The Curious Matter of the Rat King Papers
Recovered and assembled from the Magist Imperial University Archives
To Head Archivist Ternus Wrenwell, Magist Imperial University Archives, October 3, 842:
This box and its contents were found this morning with the Treym-Bright collection. However, it seems to have been a later addition. Accession records list eight boxes, but now there are nine. The content is related and appears authentic but is of a somewhat unsettling nature.
Assistant Archivist Dara Boyle
Transcript of an interview with uncontaminated Rattus Amaluricus specimen by Dr. Eudosia Bright, Resident Binder and Associate Junior Fellow of the Magist Imperial University, Amalcross. As dictated to Undermage Walther Treym. Recorded this day, March 16, 782, Amal Era.
Eudosia Bright: We’ll start with the simplest questions to determine if the binding is working properly. What is your na—
no, I suppose that won’t do at all. It probably doesn’t have a name. Scratch that part, Walther, please. Well then, what are you?
EB: Hmm, the words are understandable as words. However, its comprehension seems to be lacking.
Rat: You can call me Scuttleswift. We do not speak our names as you do. It is close enough.
EB: Oh. Well, maybe it did work after all. Did you get that, Walther?
Rat: Let me out.
EB: Absolutely not.
Rat: Let me out.
EB: No. I’m not losing the only uninfected rat in the city because it asked to be let out.
[The rat stared at us for a few seconds, unblinking.]
Rat: Let me out. I will not run.
EB: You won’t run? [She laughed.]
EB: And why wouldn’t you run, when it’s in your nature to?
Rat: I came here because I wanted to. Smelled the other one here. It has helped before. Might help again.
EB: Other one?
Rat: Yes. The big one there.
[Here it looked at me.]
EB: Hmm, I always did think you were a bleeding heart, but helping vermin is strange even for you.
[I said something to the effect that I hadn’t done much — only gotten it unstuck from behind a cabinet and taken it outside.]
Rat: You will help?
EB: What do you want him to do?
Rat: Not sure what has to be done. You big ones can maybe understand it. It has my children. It has all of us except me.
EB: What does?
Rat: I don’t know what it is. It’s big. Bigger than the big one over there. It smells like our people but not. Some other smell too. A bad one. Smells like sickness.
EB: Tell me, what does this sickness smell like? Does it smell differently from other diseases?
Rat: Like sickness. Bad.
Excerpt from Dr. Bright’s research diary, dated March 16:
There is valuable information locked in that rat’s minuscule skull. If only I knew how to reliably extract and transcribe it. So far, the creature proves maddeningly vague, but I am reluctant to attempt any more extreme methods to probe its mind. It is unique, from what I can tell. The other rats move as synchronously as a well-trained regiment, but this one walks alone. Why?
Second interview with uncontaminated Rattus Amaluricus specimen “Scuttleswift,” conducted by Dr. Eudosia Bright. Walther Treym transcribing. Dated March 17, 782:
Eudosia Bright: We’ll begin where we left off. Hang on — are you really calling it that?
[I explained that it was the name the specimen had asked to be called by. Thus, it seemed sensible to call it that.]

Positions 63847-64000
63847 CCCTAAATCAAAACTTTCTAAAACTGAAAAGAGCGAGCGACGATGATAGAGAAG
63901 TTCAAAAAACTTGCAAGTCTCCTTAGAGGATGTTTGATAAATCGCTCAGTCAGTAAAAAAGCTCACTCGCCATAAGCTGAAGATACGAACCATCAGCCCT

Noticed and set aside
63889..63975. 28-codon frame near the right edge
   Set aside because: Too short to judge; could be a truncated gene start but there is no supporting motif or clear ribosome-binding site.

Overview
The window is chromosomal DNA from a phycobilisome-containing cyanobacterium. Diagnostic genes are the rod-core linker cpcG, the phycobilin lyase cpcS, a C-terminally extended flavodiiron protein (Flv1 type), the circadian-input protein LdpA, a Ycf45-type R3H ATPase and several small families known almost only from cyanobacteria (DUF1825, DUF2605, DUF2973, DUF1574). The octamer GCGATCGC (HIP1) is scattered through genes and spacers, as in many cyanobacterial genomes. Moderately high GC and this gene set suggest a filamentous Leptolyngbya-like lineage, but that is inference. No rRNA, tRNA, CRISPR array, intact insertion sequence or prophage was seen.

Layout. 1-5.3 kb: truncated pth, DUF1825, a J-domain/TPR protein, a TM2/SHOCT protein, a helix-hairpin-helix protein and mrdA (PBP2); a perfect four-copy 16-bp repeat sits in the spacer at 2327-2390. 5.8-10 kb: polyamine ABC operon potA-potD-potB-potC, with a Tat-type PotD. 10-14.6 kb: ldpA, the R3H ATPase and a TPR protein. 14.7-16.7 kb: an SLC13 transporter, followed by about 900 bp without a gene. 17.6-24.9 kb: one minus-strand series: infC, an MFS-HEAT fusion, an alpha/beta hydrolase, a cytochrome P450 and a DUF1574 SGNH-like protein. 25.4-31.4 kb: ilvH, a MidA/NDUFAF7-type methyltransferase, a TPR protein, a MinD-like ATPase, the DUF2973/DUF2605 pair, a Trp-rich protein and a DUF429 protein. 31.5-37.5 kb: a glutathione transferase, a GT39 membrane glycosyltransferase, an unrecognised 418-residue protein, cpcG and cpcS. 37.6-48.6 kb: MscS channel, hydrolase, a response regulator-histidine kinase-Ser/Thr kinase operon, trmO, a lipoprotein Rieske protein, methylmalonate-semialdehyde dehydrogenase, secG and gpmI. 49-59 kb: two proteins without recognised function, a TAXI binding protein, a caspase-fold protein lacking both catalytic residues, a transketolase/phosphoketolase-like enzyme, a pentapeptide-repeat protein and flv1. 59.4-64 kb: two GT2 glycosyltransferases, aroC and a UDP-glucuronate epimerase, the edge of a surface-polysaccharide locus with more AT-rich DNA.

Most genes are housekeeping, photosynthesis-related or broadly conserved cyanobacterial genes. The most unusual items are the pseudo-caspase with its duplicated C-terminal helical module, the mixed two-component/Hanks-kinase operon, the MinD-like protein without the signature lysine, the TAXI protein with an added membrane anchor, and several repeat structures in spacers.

EB: Fine, fine. Well, don’t get too attached.
Scuttleswift: Let me out.
EB: We’ve been through this. I’m not letting you out.
[I reminded EB that the rat is bound to both of us by the same spell that allows us to understand it, and that it won’t get far if it runs.]
EB: That doesn’t mean we should just let it out. People are dying, Walther, in case you’ve forgotten. The city is under siege. They won’t even let us leave our houses! We can’t waste time chasing a single rat.
[I grudgingly agreed.]
S: I won’t run. I told you that. Did you forget?
EB: Yes, yes, because you’re such a noble, selfless creature and doing all this for the sake of your children.
S: Not sure what “noble” or “selfless” are, but yes. For my children.
EB: Alright, then let’s make a bargain. You answer all my questions, and then I’ll let you go. That seems more than fair, doesn’t it?
S: Yes, seems fair, as long as you feed me too.
EB: Easy enough. Well, then why don’t you start at the beginning.
Narrative of Rattus Amaluricus specimen “Scuttleswift”, condensed and clarified by Walther Treym from a series of interviews conducted from March 17-22, 782.
By Dr. Eudosia Bright. Prepared for inclusion in an official report on the origins of the Rat War and its associated diseases. Humbly addressed to the Senior Council of Binders of The Magist Imperial University.
I am doing this for my children, even if you don’t believe me. There were once many of them. I don’t know how many remain. They smell just the same as all the others now. Even I could not tell them apart once they joined the swarm.
The smell was the first strange thing. It was a smell I didn’t know yet. There was rot there, but also something else. Something bad. I don’t know how the others couldn’t smell it. To me, it was so strong that even your kind would notice.
We should have all left as soon as I noticed it, but I had just given birth again. My pups didn't even have their eyes open yet, so they couldn’t be moved. I decided to try to find out where it was coming from. I did not like to leave my young ones, even with my daughters there to feed them with milk, but I had to make sure our colony was safe.
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